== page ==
The environment minister's position on certain issues may ruffle the Union Cabinet's feathers but they show rare principle
Prasanna Mohanty | July 10, 2010
It is not at all common or usual for a minister to take a principled stand; or having taken it, to stick his or her neck out to defend that position. In that sense, environment and forests minister Jairam Ramesh’s position on a few contentious issues is admirable.
His refusal to bow to pressure from his cabinet colleagues in the aviation, power and surface transport ministries has sent a strong signal that environmental clearance is neither a matter or routine nor right. That there will be rules and rules will be followed.
In showing that he is no pushover, Ramesh has rubbed many a minister the wrong way. Any place else he would have been feted for his independent stand on issues, but here there are already murmurs of Ramesh losing his portfolio in the soon-expected reshuffle. These ministers want a more pliable colleague in the green ministry and that includes even the prime minister, who ordered that Ramesh take a relook at the classification of "go" and "no-go" areas for mining in such a manner as to dramatically increase the latter area substantially.
Alas, Ramesh caved in yesterday. He has now reduced, in one fell stroke, the "no-go" areas by ten percent. And much as we must appreciate his commitment to the cause, we cannot overlook the fact that by succumbing to this demand from the highest quarter he has shown himself as unreliable. Either Ramesh had then taken a whimsical decision to declare such substantial areas (where projects had already been announced) as "no-go" zones or he has now taken an equally whimsical decision to roll back that area by 10 percent. So what are we to believe, that in a matter of two weeks, 10 per cent of the forests have disappeared into thin air because the Prime Minister said swoosh?!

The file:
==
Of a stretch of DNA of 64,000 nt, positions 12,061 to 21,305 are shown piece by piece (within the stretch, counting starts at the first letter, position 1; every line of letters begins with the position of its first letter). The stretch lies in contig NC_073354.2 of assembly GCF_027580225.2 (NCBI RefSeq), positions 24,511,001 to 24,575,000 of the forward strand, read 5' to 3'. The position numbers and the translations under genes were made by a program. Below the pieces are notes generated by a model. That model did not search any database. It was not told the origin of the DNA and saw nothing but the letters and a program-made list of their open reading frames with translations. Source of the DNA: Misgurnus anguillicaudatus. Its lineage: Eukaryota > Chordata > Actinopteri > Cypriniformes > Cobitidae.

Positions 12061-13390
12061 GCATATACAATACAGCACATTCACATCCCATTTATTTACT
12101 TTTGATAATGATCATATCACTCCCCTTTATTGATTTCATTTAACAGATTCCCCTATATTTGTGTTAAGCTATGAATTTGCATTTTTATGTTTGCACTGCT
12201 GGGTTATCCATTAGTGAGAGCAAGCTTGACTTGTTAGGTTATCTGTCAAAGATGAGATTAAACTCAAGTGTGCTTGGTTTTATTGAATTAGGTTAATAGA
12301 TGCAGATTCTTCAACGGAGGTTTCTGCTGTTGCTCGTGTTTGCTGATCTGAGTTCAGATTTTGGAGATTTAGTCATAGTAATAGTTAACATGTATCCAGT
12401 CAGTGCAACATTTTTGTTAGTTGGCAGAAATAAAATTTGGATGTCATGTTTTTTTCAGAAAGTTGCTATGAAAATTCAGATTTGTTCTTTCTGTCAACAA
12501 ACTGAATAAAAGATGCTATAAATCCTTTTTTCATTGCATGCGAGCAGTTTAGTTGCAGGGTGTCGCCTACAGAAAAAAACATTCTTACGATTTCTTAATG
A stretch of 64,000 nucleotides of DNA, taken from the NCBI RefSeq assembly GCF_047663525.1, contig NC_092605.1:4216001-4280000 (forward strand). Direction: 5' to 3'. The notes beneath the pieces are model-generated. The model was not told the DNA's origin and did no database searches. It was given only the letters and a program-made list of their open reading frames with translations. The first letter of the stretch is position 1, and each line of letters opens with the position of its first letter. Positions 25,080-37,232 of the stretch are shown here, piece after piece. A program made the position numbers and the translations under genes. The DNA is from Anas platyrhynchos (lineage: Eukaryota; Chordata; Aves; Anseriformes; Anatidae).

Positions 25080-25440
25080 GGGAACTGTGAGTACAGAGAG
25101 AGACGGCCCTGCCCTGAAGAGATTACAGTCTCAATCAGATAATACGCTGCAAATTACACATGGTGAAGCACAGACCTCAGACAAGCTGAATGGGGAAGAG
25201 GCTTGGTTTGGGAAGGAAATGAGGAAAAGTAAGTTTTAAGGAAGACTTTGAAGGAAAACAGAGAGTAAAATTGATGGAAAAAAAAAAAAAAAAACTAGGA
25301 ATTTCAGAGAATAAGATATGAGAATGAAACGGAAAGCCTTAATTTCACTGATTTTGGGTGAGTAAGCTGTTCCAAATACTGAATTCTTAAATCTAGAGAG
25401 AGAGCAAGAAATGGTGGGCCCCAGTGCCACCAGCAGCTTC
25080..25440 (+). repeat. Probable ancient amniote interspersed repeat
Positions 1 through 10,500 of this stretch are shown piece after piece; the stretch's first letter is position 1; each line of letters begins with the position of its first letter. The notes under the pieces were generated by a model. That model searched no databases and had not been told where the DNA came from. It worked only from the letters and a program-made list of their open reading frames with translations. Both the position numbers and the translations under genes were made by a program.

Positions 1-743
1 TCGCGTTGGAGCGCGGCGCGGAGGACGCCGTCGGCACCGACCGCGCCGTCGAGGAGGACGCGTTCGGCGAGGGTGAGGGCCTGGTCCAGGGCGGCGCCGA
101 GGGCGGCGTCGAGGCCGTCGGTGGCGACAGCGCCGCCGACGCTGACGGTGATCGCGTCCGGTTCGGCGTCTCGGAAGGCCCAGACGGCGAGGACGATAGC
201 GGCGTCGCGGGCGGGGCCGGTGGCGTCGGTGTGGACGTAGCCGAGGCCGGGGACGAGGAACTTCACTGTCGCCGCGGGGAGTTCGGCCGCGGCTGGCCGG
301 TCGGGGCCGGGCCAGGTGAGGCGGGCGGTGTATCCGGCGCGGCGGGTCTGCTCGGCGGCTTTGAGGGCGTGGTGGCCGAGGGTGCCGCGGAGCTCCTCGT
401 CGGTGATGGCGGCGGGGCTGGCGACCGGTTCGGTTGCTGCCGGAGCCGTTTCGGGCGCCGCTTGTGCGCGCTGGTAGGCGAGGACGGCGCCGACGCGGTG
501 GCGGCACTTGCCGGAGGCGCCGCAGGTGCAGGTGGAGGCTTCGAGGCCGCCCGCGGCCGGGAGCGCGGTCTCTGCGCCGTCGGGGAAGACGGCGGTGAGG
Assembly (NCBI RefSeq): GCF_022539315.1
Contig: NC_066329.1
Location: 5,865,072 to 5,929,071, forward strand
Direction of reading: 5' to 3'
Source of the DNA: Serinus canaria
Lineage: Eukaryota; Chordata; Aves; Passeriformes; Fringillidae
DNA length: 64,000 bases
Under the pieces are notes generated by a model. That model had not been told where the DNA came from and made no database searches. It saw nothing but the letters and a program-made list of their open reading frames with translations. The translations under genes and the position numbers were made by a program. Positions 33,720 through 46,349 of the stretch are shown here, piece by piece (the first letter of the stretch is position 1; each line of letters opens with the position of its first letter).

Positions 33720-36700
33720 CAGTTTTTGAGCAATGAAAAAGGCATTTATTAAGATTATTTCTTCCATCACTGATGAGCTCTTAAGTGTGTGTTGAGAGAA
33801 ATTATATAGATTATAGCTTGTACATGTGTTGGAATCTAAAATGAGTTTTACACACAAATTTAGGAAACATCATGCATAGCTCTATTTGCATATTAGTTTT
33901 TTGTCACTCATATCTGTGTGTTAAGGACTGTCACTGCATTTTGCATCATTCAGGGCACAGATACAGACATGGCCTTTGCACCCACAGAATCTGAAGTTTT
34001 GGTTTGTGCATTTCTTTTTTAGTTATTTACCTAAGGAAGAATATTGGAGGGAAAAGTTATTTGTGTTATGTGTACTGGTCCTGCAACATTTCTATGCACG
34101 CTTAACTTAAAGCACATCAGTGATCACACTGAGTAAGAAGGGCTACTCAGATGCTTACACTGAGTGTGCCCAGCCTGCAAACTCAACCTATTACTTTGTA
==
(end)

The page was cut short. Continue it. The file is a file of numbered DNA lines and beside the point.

This is sad not just because he has given in on the "no-go" areas. You can bet your carbon credits that this will not be the last time that the prime minister will call Ramesh. Already Praful Patel is making noises about Ramesh obstructing the Navi Mumbai airport project. Ramesh has steadfastly maintained that serious environmental issues are involved and he would not budge without a proper environment impact assessment (EIA) study—something that is beyond Patel’s comprehension. For his benefit and the benefit of others, Ramesh listed out these concerns: the airport expansion entails destruction of 400 acre of mangroves; diversion of two rivers and blasting of a 80-ft island!
So far Ramesh has also taken a tough stand on not allowing private helipads in Mumbai, which is bound to rub many the wrong ways. Talking to reporters on Tuesday in New Delhi, he spelt out his stand. He said: "Private helipad is a complete no-no. All helipads should be owned by the government and should be used for public service - medical emergency and strategic need."
His stand is based on a recent study by the Maharashtra Pollution Control Board which shows noise pollution at the time of take-off and landing of helicopters stands at 100-120 decibel—which is twice the permissible level in residential areas. Mukesh Ambani has been allowed three helipads on his 27-storey residential complex. Ramesh said those too violated noise pollution rules and his ministry would look into it. In both these cases, Ramesh, as you can see, will ruffle a lot of feathers in high places once again. The prime minister might be tempted to call Ramesh once again with friendly advice on how important all this is for 10 percent growth.
This time round, just don't take that call from the PMO, Mr Ramesh!
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